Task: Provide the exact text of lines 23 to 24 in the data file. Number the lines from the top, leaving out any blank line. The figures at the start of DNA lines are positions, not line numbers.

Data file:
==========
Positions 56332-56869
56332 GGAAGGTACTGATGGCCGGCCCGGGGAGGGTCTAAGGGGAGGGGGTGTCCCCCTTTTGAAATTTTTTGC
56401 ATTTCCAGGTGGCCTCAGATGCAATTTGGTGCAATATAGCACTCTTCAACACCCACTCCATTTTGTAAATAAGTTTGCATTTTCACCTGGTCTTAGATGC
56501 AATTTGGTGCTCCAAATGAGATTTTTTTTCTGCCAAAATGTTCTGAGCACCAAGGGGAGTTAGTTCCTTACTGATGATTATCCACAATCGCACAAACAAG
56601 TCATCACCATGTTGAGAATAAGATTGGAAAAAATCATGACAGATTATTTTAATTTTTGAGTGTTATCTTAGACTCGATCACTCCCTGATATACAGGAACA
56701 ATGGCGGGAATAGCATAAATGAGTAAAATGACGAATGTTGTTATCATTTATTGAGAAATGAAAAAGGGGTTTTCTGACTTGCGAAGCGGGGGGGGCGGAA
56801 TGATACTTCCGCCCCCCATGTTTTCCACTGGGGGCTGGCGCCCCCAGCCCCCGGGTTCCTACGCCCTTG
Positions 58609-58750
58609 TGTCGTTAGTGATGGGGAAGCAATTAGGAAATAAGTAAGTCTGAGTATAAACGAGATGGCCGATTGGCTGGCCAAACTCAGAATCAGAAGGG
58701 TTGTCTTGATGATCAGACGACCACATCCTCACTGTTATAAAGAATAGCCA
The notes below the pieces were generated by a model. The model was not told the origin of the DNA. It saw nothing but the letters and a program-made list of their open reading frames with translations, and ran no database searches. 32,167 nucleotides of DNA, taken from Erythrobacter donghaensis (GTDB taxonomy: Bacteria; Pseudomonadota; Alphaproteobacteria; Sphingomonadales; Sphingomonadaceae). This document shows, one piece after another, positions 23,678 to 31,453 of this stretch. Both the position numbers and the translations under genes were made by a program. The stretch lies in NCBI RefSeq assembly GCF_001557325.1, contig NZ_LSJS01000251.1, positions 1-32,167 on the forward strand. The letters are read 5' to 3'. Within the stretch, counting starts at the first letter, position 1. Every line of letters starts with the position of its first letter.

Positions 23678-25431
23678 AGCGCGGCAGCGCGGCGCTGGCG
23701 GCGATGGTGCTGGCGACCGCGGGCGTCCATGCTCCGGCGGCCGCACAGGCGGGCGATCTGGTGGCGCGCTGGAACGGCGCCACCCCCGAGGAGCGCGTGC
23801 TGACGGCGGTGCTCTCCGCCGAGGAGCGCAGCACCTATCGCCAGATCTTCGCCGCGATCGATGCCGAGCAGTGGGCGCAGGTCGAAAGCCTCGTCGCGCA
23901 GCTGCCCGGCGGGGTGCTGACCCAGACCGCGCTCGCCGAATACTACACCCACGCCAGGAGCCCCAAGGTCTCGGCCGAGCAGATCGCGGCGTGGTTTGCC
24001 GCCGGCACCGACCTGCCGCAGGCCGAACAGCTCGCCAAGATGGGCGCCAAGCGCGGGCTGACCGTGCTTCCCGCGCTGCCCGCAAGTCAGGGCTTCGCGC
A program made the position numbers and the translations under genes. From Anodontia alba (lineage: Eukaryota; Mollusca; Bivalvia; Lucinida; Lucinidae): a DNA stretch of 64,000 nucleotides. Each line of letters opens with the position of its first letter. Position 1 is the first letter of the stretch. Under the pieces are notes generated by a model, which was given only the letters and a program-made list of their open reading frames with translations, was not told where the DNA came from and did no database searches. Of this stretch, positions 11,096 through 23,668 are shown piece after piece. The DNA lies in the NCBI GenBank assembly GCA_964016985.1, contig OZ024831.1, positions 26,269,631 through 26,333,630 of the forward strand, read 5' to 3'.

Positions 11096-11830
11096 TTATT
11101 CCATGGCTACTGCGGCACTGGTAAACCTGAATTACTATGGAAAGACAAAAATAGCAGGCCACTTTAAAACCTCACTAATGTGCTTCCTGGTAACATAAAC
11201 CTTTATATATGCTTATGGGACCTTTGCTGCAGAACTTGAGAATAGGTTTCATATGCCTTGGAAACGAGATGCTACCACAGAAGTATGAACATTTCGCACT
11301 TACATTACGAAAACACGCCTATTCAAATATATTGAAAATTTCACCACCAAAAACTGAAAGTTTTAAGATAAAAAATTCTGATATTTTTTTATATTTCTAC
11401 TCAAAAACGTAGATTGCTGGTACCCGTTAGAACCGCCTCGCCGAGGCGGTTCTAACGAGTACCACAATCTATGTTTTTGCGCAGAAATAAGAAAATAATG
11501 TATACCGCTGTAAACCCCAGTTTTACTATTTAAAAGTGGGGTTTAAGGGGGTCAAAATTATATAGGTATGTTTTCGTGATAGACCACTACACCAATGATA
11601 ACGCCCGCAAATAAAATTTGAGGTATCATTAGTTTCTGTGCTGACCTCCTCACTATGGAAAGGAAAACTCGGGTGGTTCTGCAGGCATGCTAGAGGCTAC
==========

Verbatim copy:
11301 TACATTACGAAAACACGCCTATTCAAATATATTGAAAATTTCACCACCAAAAACTGAAAGTTTTAAGATAAAAAATTCTGATATTTTTTTATATTTCTAC
11401 TCAAAAACGTAGATTGCTGGTACCCGTTAGAACCGCCTCGCCGAGGCGGTTCTAACGAGTACCACAATCTATGTTTTTGCGCAGAAATAAGAAAATAATG